The financing level rating rationale is based on an additional two factors; revenue sufficiency and transaction structure. Just as with the two factors considered for the programmatic rating, analysts score subfactors as strong, average or weak. Financings that achieve strong or average scores on a majority of subfactors will usually achieve ratings that are equivalent to the program level rating, whereas financings with weaker scores will be rated one or more notches lower than the program level rating.

Based on SEG budgeted for state fiscal year 2012, interceptable revenues from the state for Gallup-McKinley County School District No. 1 provide a strong minimum of 7.29 times coverage of maximum periodic debt service. Further, state revenues provide a strong minimum 6.69 times maximum annual debt service coverage when coverage is calculated without the benefit of the state's final monthly state aid payment within a fiscal year. This calculation serves as a stress test to evaluate the sufficiency of interceptable aid even if the state were to delay the final state aid payment within a fiscal year. The stability of state aid is rated as weak given recent mid-year cuts in state aid to address fiscal stress at the state level. However, this weakness is somewhat mitigated by a continued level of ample debt service coverage as previously discussed. There is no reason to believe that the district's allocation of state equalization aid would decline based on enrollment projections. The fact that SEG can be accelerated to make debt service payments, if necessary, is considered a strong credit factor. The fact that principal is scheduled to be paid in August, one month into the state's fiscal year is considered to be weak. However, this weakness is offset by the state's favorable budget adoption history.

In terms of the transaction structure, the program requires the appointment of a third-party fiscal agent: Wells Fargo Bank for the current sale. The fiscal agent is required to notify the state if an intercept of SEG is required, a characteristic that is considered as average. While there is no debt service reserve fund, such a fund is not typically utilized to support intercept financings supporting school districts.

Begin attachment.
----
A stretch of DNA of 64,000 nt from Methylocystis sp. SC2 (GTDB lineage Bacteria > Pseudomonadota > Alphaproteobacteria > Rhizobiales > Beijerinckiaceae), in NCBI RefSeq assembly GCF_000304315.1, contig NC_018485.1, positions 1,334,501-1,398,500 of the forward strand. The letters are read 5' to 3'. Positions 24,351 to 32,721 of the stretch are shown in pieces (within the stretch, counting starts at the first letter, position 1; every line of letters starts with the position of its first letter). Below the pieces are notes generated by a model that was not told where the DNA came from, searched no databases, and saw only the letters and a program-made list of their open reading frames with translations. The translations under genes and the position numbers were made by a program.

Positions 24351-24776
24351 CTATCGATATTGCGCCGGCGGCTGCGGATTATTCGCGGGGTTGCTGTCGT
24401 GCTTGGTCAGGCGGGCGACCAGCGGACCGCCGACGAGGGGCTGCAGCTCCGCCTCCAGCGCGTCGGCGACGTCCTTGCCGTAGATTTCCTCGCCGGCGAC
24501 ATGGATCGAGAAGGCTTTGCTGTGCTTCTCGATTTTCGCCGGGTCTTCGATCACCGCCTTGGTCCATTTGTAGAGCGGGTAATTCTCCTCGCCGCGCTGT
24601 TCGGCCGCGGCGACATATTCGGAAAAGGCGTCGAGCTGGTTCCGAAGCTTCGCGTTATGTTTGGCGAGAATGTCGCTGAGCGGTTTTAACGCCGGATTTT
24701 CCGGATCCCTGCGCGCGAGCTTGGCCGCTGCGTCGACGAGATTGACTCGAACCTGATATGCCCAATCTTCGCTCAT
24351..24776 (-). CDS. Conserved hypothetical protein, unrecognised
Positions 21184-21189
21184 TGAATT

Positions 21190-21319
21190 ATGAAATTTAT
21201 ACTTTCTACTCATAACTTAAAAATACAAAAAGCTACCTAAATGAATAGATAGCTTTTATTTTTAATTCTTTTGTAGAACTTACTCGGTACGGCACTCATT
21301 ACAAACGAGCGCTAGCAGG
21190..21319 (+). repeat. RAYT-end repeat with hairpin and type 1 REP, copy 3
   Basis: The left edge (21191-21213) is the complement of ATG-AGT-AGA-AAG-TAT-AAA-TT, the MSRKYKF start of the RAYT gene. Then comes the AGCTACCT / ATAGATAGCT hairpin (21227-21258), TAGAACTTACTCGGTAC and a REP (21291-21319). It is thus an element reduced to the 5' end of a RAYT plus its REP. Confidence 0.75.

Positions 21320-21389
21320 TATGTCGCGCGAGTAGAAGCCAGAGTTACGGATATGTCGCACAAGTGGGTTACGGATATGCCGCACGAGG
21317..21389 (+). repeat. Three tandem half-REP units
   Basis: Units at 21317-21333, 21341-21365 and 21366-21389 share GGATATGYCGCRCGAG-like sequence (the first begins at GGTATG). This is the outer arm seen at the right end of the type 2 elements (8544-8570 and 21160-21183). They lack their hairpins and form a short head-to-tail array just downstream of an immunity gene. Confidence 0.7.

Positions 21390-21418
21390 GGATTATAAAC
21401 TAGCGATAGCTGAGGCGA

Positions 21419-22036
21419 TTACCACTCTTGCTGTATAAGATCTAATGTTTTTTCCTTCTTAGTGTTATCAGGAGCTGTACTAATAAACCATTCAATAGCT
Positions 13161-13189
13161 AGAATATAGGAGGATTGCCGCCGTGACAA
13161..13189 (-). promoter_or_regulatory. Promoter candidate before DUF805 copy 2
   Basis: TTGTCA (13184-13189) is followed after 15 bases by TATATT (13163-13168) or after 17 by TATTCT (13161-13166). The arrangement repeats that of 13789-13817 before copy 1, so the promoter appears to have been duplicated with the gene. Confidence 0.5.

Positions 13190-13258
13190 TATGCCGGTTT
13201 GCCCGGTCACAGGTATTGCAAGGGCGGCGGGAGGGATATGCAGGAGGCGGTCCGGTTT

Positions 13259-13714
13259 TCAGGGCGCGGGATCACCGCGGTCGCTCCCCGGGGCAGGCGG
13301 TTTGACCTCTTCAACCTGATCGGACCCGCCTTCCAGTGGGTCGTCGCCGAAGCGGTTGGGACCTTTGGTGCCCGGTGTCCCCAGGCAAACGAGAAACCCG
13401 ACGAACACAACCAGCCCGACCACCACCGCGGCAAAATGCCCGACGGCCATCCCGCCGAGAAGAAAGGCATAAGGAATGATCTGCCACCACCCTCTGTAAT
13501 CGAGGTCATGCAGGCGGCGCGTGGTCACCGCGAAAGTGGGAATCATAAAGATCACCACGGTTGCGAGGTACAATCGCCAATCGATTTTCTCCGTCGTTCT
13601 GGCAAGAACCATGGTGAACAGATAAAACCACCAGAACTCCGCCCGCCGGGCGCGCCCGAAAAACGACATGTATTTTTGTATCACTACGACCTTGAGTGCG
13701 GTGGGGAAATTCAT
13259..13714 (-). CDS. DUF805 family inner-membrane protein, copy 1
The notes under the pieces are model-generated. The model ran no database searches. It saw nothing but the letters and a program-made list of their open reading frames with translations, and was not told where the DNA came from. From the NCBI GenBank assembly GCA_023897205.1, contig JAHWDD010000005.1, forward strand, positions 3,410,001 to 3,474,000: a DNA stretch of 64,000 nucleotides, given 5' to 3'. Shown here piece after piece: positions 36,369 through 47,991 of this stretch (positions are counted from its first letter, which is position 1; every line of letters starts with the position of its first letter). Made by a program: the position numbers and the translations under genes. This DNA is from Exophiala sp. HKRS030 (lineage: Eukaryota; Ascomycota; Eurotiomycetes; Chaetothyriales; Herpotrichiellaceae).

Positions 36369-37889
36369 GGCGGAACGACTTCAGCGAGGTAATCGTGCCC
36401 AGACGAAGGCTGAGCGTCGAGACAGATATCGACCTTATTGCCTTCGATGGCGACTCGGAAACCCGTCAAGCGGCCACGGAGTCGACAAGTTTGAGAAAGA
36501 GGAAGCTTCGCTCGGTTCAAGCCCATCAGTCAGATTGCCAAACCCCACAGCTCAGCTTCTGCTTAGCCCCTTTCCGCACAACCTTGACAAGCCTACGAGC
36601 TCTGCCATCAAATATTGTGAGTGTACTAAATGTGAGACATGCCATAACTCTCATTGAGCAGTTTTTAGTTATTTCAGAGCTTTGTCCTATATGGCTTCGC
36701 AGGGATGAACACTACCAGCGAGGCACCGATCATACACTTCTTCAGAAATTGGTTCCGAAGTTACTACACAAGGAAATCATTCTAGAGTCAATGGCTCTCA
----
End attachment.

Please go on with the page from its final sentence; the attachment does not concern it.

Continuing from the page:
Since the financing factors for the proposed transaction are generally considered strong or average, Moody's has assigned an enhanced rating to the forthcoming transaction that is equivalent to the programmatic rating of Aa1 with a negative outlook.

DETAILED CREDIT DISCUSSION

SATISFACTORY FINANCIAL OPERATIONS YIELD ADEQUATE FINANCIAL RESERVES

Despite mid-year and overall reductions in state funding to the district, prudent fiscal management has yielded a positive trend in financial operations. The district posted two consecutive operating surpluses fiscal years 2009 and 2010 resulting in a $10.5 million General Fund balance at FYE 2010 (11.5% of General Fund revenues). District officials anticipate an additional operating surplus FYE 2011, inclusive of the approximate $188 reduction in program unit value and transfers out. The district anticipates a balanced budget FY 2012 , inclusive of prior year's projected cash balance and additional reductions in program unit value from the State. District officials anticipate positive variance through conservative budgeting and potential health care savings. Moody's notes that deviation from prudent fiscal management and a failure to maintain adequate financial reserves could negatively impact credit quality.